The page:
Supercross: Cooper Webb wins Round 12; Eli Tomac second


Defending series champion Cooper Webb kept his title defense hopes alive in the first Monster Energy AMA Supercross event held on a Wednesday night.

Webb passed Zach Osborne with 5 minutes remaining in the 450 main event and led the final seven laps to win Round 12 at Rice-Eccles Stadium in Salt Lake City, Utah.

With five races remaining, Webb remains ranked third but cut the gap to 29 points behind championship leader Eli Tomac, who took second from Osborne (third) late in the race.

RESULTS, POINTS: Where everyone finished in Round 12

It was the ninth career victory and second of the season for Webb, as well as the KTM rider’s first since a hard crash on the concrete in Arlington, Texas in February.

“We’ll see at the end of the year,” Webb told NBCSN when asked if he was back in the title fight. “But it was a great night overall. To get second off the start. Zach was really riding well at the beginning. I was just trying to put in some good laps. I could see Eli coming to catch us and knew I needed to get around him and try to break away.

“It was a tough race. Track conditions were tricky, you had to be patient. The whoops were tough. I just committed to my line, and it played out pretty well.  Great night to get a win. These are not easily gained, especially with the top guys up here tonight. So I want to just soak it in, got five more (races this year).”

The runner-up finish allowed Tomac, who won Round 11, to extend his lead to 13 points over Ken Roczen, who finished fifth.

“I was fighting all I could there,” Tomac told NBCSN. “Tonight it was who was the man on the inside. Cooper got us there (at the start). I got a little bit shuffled back the first lap and then started moving forward.

“Other than that, Zach and Cooper had the pace tonight. So I did everything I could. Got close with two (laps) to go, made one mistake at end of rhythm section, and that was it. I lost all my hope (of a win) there. Good night. Kind of a wash on points for us. Keep trucking along.”

Osborne nabbed his second career podium after taking the holeshot and leading the first 20 laps.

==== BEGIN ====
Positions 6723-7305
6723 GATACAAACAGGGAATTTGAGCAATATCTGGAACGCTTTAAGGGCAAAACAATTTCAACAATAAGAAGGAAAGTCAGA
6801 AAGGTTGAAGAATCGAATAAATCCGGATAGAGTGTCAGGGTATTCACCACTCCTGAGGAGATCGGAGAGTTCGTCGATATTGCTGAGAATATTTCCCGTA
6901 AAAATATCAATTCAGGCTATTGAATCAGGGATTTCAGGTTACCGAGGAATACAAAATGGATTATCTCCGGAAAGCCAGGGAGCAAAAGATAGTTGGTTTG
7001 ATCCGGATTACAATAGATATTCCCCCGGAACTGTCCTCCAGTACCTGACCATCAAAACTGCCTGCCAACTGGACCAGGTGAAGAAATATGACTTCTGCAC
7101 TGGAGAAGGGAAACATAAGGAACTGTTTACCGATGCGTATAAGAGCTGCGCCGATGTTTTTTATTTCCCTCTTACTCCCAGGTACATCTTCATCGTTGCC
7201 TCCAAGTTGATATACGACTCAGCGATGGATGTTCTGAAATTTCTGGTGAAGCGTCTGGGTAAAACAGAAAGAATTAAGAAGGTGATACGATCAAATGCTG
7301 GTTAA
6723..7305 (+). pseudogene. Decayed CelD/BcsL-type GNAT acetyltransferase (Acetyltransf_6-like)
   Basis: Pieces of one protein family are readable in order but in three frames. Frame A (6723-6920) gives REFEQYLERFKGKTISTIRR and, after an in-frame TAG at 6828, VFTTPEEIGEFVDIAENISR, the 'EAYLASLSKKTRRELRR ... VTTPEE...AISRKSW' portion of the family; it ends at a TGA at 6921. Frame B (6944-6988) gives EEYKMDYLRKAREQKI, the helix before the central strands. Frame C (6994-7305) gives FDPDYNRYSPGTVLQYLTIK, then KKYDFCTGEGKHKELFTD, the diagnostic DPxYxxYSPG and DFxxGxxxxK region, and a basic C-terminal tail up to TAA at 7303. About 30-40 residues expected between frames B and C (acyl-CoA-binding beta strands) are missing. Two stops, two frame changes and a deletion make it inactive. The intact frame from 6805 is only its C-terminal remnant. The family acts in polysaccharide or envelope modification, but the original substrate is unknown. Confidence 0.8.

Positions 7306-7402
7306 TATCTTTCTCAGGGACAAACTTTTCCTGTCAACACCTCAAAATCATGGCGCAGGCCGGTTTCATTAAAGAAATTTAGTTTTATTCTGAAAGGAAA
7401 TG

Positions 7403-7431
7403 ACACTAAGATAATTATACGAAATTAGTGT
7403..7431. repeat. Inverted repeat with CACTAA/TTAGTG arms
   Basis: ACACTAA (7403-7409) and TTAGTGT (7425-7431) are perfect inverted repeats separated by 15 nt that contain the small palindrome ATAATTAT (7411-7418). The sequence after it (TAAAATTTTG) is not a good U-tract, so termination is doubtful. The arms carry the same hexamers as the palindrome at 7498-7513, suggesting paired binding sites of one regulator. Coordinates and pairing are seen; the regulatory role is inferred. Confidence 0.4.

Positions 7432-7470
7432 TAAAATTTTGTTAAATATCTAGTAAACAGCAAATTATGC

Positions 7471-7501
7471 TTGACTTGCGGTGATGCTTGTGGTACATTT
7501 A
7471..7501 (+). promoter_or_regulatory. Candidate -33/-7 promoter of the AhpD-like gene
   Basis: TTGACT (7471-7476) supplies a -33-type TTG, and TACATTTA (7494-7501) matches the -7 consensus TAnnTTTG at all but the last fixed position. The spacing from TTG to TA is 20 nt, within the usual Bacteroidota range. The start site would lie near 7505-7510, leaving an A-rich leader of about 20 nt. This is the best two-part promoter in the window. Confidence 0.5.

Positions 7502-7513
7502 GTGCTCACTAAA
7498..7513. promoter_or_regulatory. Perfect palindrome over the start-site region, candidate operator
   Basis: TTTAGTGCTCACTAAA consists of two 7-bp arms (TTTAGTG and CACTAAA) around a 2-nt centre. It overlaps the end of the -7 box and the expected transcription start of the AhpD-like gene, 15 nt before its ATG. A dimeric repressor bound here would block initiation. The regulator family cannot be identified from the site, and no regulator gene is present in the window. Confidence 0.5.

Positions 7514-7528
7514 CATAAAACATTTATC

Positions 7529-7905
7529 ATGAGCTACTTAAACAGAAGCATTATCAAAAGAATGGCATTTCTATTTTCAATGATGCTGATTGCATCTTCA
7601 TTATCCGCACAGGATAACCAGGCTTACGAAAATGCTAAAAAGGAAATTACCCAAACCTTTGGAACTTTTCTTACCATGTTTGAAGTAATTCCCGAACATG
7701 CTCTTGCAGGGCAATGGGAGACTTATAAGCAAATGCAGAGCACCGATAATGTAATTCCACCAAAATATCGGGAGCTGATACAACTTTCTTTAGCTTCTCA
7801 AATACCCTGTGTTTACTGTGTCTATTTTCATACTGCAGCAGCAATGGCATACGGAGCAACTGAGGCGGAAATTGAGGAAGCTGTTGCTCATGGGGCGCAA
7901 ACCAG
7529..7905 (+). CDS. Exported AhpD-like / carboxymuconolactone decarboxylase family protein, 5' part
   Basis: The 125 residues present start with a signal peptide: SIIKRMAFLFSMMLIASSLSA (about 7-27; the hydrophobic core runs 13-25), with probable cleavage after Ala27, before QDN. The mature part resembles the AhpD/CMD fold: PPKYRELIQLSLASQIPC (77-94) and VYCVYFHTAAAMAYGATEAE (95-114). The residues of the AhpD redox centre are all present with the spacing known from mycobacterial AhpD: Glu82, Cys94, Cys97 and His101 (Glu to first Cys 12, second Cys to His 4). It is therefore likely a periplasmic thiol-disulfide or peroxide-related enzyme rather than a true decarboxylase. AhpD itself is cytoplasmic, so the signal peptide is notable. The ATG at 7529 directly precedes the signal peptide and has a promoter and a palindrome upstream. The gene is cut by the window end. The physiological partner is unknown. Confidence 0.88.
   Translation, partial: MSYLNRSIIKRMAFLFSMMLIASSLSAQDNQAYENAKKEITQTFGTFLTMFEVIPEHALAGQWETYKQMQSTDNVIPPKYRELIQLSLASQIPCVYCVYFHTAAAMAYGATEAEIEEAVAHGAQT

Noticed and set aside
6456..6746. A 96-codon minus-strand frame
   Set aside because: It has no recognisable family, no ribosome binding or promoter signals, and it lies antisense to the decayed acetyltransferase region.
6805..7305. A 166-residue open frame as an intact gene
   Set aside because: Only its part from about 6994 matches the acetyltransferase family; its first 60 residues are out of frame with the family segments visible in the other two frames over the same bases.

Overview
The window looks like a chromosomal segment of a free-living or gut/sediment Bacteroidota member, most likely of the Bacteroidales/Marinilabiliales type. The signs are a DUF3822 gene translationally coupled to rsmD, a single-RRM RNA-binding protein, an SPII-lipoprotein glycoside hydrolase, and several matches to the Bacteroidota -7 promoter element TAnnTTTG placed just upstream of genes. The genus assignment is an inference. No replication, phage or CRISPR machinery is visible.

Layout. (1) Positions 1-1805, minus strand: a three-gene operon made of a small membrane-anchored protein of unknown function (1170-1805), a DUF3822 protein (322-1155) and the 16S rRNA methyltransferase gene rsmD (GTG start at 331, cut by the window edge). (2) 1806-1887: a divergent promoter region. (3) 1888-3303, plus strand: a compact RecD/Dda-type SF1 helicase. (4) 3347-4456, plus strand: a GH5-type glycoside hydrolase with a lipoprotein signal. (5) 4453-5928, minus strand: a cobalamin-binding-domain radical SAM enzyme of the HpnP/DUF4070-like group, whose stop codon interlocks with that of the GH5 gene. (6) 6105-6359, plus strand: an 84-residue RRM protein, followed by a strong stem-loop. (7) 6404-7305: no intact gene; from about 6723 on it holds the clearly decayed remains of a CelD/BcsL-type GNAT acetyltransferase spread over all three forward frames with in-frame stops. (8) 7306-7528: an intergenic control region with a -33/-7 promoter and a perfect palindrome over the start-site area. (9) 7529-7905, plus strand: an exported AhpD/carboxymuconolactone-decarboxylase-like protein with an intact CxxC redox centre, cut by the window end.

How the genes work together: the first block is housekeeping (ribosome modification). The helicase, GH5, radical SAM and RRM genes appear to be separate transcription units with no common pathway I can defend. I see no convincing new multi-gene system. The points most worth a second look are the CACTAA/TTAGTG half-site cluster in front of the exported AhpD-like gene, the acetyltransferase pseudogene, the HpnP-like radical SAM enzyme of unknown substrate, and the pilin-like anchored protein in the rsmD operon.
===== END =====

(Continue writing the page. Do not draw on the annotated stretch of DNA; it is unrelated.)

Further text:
“I’m happy but also a little disappointed to lead that long and let it get away there at the end,” he said. “Nice night here in Salt Lake. Looking forward to being here the next couple of weeks. It’s been an amazing trip so far.”

In the 250 East main event, Shane McElrath scored his second consecutive victory since Supercross’ return and moved into a tie with Chase Sexton for the points lead with five races remaining.

After finishing ahead of Colt Nichols and Jeremy Martin, McElrath celebrated by waving to the nonexistent crowd at Rice-Eccles Stadium (where the grandstands will remain empty over the final seven rounds of 2020).

“We’ve got to make the fans feel like they’re here,” McElrath, who led 14 of 20 laps, told NBCSN. “We had a tough day all around. This track is tough but we did a lot of praying and focusing, and it was nice to come out like that.”

Sexton finished fourth, rebounding after falling on the first lap and dropping to 17th.

“I just washed the front,” he told NBCSN after sliding into a tie with McElrath at 140 points. “Yeah, that was about it. Came from pretty much dead last. We’re going to have to be better and get ready for Sunday.”

FIVE THINGS TO WATCHBurning issues as Supercross restarts

NEXT: Here are the details for the remaining five rounds:

  • Sunday, June 7 (5-8:00 p.m. ET, NBCSN);
  • Wednesday, June 10 (7–10 p.m. ET, NBCSN);
  • Sunday, June 14 (7-10 p.m. ET, NBCSN);
  • Wednesday, June 17 (7-10 p.m. ET, NBCSN);
  • Sunday, June 21 (3-4:30 p.m. ET, NBCSN; 4:30 – 6:00 p.m. ET, NBC).

With throaty roar, NASCAR Next Gen Camaro is taking Le Mans by storm on global stage

Le Mans 24 Hour Race - Car Parade
Chris Graythen/Getty Images

LE MANS, France — The V8 engine of the NASCAR Chevrolet Camaro has a distinct growl that cannot go unnoticed even among the most elite sports cars in the world at the 24 Hours of Le Mans.

When the Hendrick Motorsports crew fired up the car inside Garage 56, NASCAR chairman Jim France broke into a huge grin and gave a thumbs up.

“The only guy who didn’t cover his ears,” laughed seven-time NASCAR champion Jimmie Johnson.

GARAGE 56 SPECS: Full comparison of NASCAR Cup car to Le Mans car

BUTTON’S BIG MOVE: Hendrick drone tour was NASCAR entryway for F1 champion

France has been waiting since 1962 – the year his father, NASCAR founder Bill France Sr., brought him to his first 24 Hours of Le Mans – to hear the roar of a stock car at the most prestigious endurance race in the world.

A path finally opened when NASCAR developed its Next Gen car, which debuted last year. France worked out a deal to enter a car in a specialized “Innovative Car” class designed to showcase technology and development. The effort would be part of NASCAR’s 75th celebration and it comes as Le Mans marks its 100th.